Operations¶If we have followed this process we now have a deployed software application, that is being used by real users. In my experience this almost always takes about nine months. I can not explain why, it seems like projects get staffed enough so that the team can deliver the first production release about nine months after the requirements started.
Often months pass between deployment and actual use. It is important that the developer keeps the responsibility for project through this idle time, otherwise it will be abandoned.
When it is really in use, there are many changes to be made. At this time extreme flexibility and good judgment is needed to choose the changes to implement to keep this software viable. There are three categories of change requests:
- The obvious requests for changes will come up over and over again, or they are just plain show stoppers. These need to be addressed as soon as possible.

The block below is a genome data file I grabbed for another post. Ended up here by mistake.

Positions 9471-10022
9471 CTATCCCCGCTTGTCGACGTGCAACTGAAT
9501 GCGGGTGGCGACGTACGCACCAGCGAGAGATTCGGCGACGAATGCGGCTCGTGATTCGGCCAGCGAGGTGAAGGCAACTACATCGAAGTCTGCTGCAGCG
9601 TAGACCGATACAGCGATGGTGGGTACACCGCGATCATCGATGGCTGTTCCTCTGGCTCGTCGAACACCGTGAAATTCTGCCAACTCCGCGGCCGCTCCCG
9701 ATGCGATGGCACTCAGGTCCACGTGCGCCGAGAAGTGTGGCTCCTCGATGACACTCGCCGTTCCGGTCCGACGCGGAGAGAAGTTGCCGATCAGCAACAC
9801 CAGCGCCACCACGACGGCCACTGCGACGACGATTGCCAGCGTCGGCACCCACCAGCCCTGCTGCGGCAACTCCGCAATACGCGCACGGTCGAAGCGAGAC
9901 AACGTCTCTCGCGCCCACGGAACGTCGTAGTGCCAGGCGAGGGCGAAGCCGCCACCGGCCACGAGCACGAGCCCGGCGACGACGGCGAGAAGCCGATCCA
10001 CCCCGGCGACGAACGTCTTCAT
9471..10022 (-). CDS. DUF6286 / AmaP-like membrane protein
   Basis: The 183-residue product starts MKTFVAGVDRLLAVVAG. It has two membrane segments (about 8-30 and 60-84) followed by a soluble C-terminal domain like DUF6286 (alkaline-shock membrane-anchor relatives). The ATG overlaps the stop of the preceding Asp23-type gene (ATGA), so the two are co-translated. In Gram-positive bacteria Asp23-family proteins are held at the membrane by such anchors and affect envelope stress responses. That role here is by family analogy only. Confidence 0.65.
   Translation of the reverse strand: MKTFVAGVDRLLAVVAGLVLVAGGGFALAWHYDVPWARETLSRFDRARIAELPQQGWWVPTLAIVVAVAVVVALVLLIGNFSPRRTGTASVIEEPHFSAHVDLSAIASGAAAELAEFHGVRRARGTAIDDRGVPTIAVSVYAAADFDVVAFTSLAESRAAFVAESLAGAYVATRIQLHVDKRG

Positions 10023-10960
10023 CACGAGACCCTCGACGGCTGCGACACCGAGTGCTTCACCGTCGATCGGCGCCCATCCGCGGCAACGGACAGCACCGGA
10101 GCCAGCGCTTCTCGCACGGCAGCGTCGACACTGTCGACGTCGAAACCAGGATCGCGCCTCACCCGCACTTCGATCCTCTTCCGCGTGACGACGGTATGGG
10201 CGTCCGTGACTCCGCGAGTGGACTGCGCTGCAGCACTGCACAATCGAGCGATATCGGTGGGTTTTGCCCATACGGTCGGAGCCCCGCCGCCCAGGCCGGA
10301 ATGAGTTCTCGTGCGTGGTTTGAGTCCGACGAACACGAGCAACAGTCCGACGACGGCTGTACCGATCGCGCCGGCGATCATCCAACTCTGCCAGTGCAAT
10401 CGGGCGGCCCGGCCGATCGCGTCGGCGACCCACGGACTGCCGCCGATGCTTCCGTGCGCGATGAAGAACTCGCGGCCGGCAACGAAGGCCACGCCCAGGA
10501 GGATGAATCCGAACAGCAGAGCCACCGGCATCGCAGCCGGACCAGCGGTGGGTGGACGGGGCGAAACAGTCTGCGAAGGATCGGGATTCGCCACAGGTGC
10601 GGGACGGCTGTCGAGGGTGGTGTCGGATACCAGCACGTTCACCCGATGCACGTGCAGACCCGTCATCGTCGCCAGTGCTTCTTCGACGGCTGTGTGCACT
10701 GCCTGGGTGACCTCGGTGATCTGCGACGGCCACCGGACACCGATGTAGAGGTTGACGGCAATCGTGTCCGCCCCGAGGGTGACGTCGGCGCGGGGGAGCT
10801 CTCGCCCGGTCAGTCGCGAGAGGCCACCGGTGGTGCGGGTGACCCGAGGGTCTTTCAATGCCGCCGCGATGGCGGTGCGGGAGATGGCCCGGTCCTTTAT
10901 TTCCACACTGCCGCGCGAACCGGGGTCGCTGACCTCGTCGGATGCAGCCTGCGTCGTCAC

- Requests for changes that are unreasonable or address only the needs for a single users should be ignored.
- Requests that extend the scope of the project well beyond the requirements should be evaluated for an upgrade with new requirements.At this early stage is it good to have a user willing to work with the application in an alpha stage. However this user may also drive the project in a direction that is too customized for him only.
The application is in operation for a few months maybe a year, it is time for the developer to hand over the application to an administrator. This is always very difficult, usually people do not volunteer to accept support for a software application. Management usually has to agree to this.